"Unfortunately, what Congress passed in the American Rescue Plan was ambiguous, and Secretary Yellen still has not provided clear guidelines. Americans cannot put their faith in whatever the latest interpretation is from the Biden Administration," Brnovich said in a statement to CBS News. "Arizona should not be put in a position of losing billions of dollars because the federal government wants to commandeer states' tax policies." 

A spokesperson for Brnovich said the attorney general is proceeding with his request for a federal judge in Arizona to block enforcement of the tax mandate.

In a statement about the Treasury Department's guidance, Ohio Attorney General Dave Yost said Yellen's "own lawyers have already all but admitted that a bureaucrat's regulation can't fix an unconstitutional law. So these meaningless directives on enforcing this tax mandate ought to be treated with the same seriousness as other pieces of fantasy fiction."

The 150-page interim final rule from the Treasury Department identifies four areas states can use the aid for: strengthening the response to the pandemic and its economic impacts; easing financial pressure on state and local governments to avoid cutbacks in services; providing premium pay to essential workers; and investing in certain types of infrastructure. 

It also sets forth the framework to calculate whether the recovery funds have been used to offset tax cuts.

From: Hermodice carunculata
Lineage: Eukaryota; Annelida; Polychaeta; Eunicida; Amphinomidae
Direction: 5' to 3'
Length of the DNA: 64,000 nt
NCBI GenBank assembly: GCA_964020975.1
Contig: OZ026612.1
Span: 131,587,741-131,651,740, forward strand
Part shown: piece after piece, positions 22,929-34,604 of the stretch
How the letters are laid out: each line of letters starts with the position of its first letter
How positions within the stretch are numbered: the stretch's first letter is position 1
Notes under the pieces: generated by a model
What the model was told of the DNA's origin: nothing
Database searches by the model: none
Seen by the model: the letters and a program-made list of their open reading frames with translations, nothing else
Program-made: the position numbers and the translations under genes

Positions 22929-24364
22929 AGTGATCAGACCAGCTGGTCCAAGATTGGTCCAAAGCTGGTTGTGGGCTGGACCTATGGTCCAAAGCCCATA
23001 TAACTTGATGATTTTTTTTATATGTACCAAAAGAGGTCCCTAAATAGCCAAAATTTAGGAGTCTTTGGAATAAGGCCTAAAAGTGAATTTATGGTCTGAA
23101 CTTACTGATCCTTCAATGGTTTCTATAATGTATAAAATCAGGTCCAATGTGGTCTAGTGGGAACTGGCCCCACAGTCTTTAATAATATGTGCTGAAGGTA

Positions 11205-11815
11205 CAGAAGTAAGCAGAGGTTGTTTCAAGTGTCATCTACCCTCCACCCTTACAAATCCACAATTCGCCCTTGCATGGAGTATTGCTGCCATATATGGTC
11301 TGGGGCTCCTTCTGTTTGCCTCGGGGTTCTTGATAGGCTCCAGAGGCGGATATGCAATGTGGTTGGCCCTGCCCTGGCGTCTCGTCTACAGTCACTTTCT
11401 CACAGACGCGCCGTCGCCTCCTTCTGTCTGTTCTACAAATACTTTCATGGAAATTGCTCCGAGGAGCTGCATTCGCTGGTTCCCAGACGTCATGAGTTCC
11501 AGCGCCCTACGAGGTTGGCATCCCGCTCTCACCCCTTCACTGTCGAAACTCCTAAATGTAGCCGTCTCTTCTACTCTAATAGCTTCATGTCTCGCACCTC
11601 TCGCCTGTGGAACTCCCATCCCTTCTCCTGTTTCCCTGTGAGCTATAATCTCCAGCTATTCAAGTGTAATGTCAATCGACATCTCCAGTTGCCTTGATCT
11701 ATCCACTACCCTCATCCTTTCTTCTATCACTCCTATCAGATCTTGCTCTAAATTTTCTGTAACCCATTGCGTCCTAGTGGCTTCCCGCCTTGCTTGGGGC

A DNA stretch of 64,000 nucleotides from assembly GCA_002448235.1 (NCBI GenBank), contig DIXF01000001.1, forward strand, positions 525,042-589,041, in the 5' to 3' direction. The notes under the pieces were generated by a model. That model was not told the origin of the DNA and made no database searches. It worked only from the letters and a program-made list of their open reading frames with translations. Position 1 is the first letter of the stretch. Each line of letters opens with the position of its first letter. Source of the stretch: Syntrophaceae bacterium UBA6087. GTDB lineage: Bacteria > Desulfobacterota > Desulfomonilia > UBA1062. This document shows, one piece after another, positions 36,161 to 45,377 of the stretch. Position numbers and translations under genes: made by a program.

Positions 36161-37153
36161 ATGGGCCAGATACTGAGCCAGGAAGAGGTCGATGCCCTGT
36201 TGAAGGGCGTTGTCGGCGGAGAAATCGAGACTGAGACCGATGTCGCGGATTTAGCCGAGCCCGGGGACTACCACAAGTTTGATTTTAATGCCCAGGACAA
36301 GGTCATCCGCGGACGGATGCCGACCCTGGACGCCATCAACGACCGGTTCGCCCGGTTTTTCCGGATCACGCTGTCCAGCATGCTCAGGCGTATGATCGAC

"Together, these steps allow Treasury to identify the amount of reduction in net tax revenue that both is attributable to covered changes and has been directly or indirectly offset with Fiscal Recovery Funds," the guidance states. "This process ensures Fiscal Recovery Funds are used in a manner consistent with the statute's defined eligible uses and the offset provision's limitation on these eligible uses, while avoiding undue interference with State and territory decisions regarding tax and spending policies."

While the directives are not deterring Republican officials in pursuing their legal battles against the Biden administration, some have already suffered setbacks in court.

A federal judge in Missouri on Monday tossed out state Attorney General Eric Schmitt's suit challenging the tax mandate, and on Wednesday, a federal judge in Ohio denied Yost's request to block enforcement of the provision against the state while its suit is pending.

In the dispute from Ohio, Judge Douglas Cole, appointed by former President Donald Trump, conceded the state has a "substantial likelihood" of showing the tax-cut provision violates the Constitution.

"Ohio has shown that it has a substantial likelihood of establishing that, as written, the tax mandate does not meet the floor for clarity that the Spending Clause imposes on federal legislation offering money to the states," Cole wrote. "The impact of the new Treasury regulations, as an 'interim' rule, or when final, on that determination is by no means clear."

Yost has asked the court to expedite proceedings on its request for permanent relief and final judgment.